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‘A superb choice to lift a nation’s spirits’: ONE MAN, TWO GUVNORS – National Theatre (Online review)

In Features, London theatre, Musicals, Opinion, Plays, Reviews by Maryam PhilpottLeave a Comment

The first show in the National Theatre at Home programme was the 2011 smash-hit One Man, Two Guvnors, one of the great success stories of the Nicholas Hytner era, a cheeky farce written by Richard Bean and starring National Theatre favourites James Corden and Oliver Chris.

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‘This proves that staying in really does have its compensation’: ONE MAN, TWO GUVNORS – National Theatre (Online review)

In Comedy, London theatre, Online shows, Opinion, Plays, Reviews by Aleks SierzLeave a Comment

These shows, originally filmed as part of the flagship’s NT Live project, are now available on its YouTube channel. The first is Richard Bean’s gloriously silly farce, One Man, Two, Guvnors, starring the irrepressible and Tony-award winning James Corden.

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‘Trying to capture just a spark of that charge that comes with live theatre’: ONE MAN, TWO GUVNORS – National Theatre (Online review)

In London theatre, Online shows, Opinion, Plays, Reviews by Ian FosterLeave a Comment

National Theatre at Home is a huge success. The type of scheme that only large institutions can hope to really pull off but even so, managing the kind of appointment-to-view occasion that was its debut with One Man, Two Guvnors was still a remarkable achievement.

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NEWS: National Theatre announces 15 productions of new plays & fresh adaptations by leading writers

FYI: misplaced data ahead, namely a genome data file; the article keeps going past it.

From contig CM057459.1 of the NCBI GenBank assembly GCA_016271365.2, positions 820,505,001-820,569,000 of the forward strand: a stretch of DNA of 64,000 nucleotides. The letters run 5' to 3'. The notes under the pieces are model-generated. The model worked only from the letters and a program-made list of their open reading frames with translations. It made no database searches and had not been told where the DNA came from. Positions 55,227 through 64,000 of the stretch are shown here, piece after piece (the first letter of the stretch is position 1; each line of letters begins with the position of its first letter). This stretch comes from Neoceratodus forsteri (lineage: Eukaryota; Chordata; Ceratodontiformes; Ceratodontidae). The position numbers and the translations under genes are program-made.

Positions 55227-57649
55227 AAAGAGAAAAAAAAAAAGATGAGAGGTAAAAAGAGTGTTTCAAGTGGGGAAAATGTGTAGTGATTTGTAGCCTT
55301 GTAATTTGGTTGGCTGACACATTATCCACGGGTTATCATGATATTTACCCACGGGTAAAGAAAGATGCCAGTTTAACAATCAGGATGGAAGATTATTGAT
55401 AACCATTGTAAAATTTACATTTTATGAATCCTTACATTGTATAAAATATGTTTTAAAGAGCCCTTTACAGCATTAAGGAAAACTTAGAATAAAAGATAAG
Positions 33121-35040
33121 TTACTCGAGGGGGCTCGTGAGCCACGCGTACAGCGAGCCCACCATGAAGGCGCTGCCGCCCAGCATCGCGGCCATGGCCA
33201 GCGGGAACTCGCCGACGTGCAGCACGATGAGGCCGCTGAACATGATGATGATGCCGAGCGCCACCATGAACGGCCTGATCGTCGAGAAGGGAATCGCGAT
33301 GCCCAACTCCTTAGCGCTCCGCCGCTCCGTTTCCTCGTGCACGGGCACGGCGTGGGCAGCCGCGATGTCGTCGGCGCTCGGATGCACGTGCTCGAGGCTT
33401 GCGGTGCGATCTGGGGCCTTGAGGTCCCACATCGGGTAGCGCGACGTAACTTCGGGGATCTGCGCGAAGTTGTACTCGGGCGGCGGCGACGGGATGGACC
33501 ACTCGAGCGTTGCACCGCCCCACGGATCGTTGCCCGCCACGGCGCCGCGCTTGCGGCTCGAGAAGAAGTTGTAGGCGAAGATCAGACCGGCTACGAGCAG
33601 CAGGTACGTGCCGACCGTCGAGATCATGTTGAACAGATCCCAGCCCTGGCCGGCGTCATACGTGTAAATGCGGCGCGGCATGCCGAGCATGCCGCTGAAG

In London theatre, Native, News, Plays, Press Releases, Sticky by Press Releases

The National Theatre has announces 15 productions of new plays and fresh adaptations by leading writers. Olivier Theatre  My Brilliant Friend 12 November 2019 to 18 January 2020 (Press day is 26 November). Plays in rep, with further performances to be announced Following a sell-out run at Rose Theatre Kingston, the two-part adaptation of Elena Ferrante’s My Brilliant Friend by April De Angelis is reworked …

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YOUNG MARX – Bridge Theatre

In London theatre, Opinion, Plays, Reviews by Johnny FoxLeave a Comment

It’s a clever idea by Richard Bean, to envision a story set when Karl Marx was an impecunious migrant living in the ‘squalor’ of Dean Street in Soho, caught between the pawnbrokers and the bailiff in a hand to mouth existence, and to pair him with his future political ally Friedrich Engels in a sort of knockabout turn like Morecambe and Wise, with a sidelong glance at the actual Marx Brothers.

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Welcome to the Bridge: An early visitor’s view from foyer to gender-neutral toilets & comfy seats

In Features, London theatre, Opinion, Plays, Reviews, Sticky by Ian FosterLeave a Comment

First things first, the foyer is extremely spacious and rather beautifully lit. So whilst there were hefty queues at the box office and the bar, there was still plenty of room to mill about, some seats available and a wide enough staircase that, when we finally started going down to the stalls, it wasn’t too much of a crush.